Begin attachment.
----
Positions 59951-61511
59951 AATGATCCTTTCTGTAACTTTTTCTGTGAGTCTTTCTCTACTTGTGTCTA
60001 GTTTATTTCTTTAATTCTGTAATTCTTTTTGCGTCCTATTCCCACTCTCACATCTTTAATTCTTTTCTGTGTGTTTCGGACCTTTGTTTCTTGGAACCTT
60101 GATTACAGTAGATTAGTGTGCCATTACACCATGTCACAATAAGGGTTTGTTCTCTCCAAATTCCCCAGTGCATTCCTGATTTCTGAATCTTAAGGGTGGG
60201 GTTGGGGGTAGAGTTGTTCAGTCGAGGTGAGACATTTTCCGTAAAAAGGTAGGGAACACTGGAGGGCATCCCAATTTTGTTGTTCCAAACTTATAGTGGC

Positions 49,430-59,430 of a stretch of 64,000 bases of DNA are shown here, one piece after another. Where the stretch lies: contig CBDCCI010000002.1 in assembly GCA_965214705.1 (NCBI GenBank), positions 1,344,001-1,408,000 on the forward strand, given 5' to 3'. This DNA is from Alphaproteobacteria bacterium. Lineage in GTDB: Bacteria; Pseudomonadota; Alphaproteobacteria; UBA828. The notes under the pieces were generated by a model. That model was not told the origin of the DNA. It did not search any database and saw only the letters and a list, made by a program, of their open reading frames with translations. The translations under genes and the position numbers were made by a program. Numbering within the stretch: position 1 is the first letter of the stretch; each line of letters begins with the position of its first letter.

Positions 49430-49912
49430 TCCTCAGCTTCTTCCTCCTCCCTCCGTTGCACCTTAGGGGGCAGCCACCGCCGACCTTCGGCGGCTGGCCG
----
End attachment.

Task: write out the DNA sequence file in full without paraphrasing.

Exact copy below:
Positions 59951-61511
59951 AATGATCCTTTCTGTAACTTTTTCTGTGAGTCTTTCTCTACTTGTGTCTA
60001 GTTTATTTCTTTAATTCTGTAATTCTTTTTGCGTCCTATTCCCACTCTCACATCTTTAATTCTTTTCTGTGTGTTTCGGACCTTTGTTTCTTGGAACCTT
60101 GATTACAGTAGATTAGTGTGCCATTACACCATGTCACAATAAGGGTTTGTTCTCTCCAAATTCCCCAGTGCATTCCTGATTTCTGAATCTTAAGGGTGGG
60201 GTTGGGGGTAGAGTTGTTCAGTCGAGGTGAGACATTTTCCGTAAAAAGGTAGGGAACACTGGAGGGCATCCCAATTTTGTTGTTCCAAACTTATAGTGGC

Positions 49,430-59,430 of a stretch of 64,000 bases of DNA are shown here, one piece after another. Where the stretch lies: contig CBDCCI010000002.1 in assembly GCA_965214705.1 (NCBI GenBank), positions 1,344,001-1,408,000 on the forward strand, given 5' to 3'. This DNA is from Alphaproteobacteria bacterium. Lineage in GTDB: Bacteria; Pseudomonadota; Alphaproteobacteria; UBA828. The notes under the pieces were generated by a model. That model was not told the origin of the DNA. It did not search any database and saw only the letters and a list, made by a program, of their open reading frames with translations. The translations under genes and the position numbers were made by a program. Numbering within the stretch: position 1 is the first letter of the stretch; each line of letters begins with the position of its first letter.

Positions 49430-49912
49430 TCCTCAGCTTCTTCCTCCTCCCTCCGTTGCACCTTAGGGGGCAGCCACCGCCGACCTTCGGCGGCTGGCCG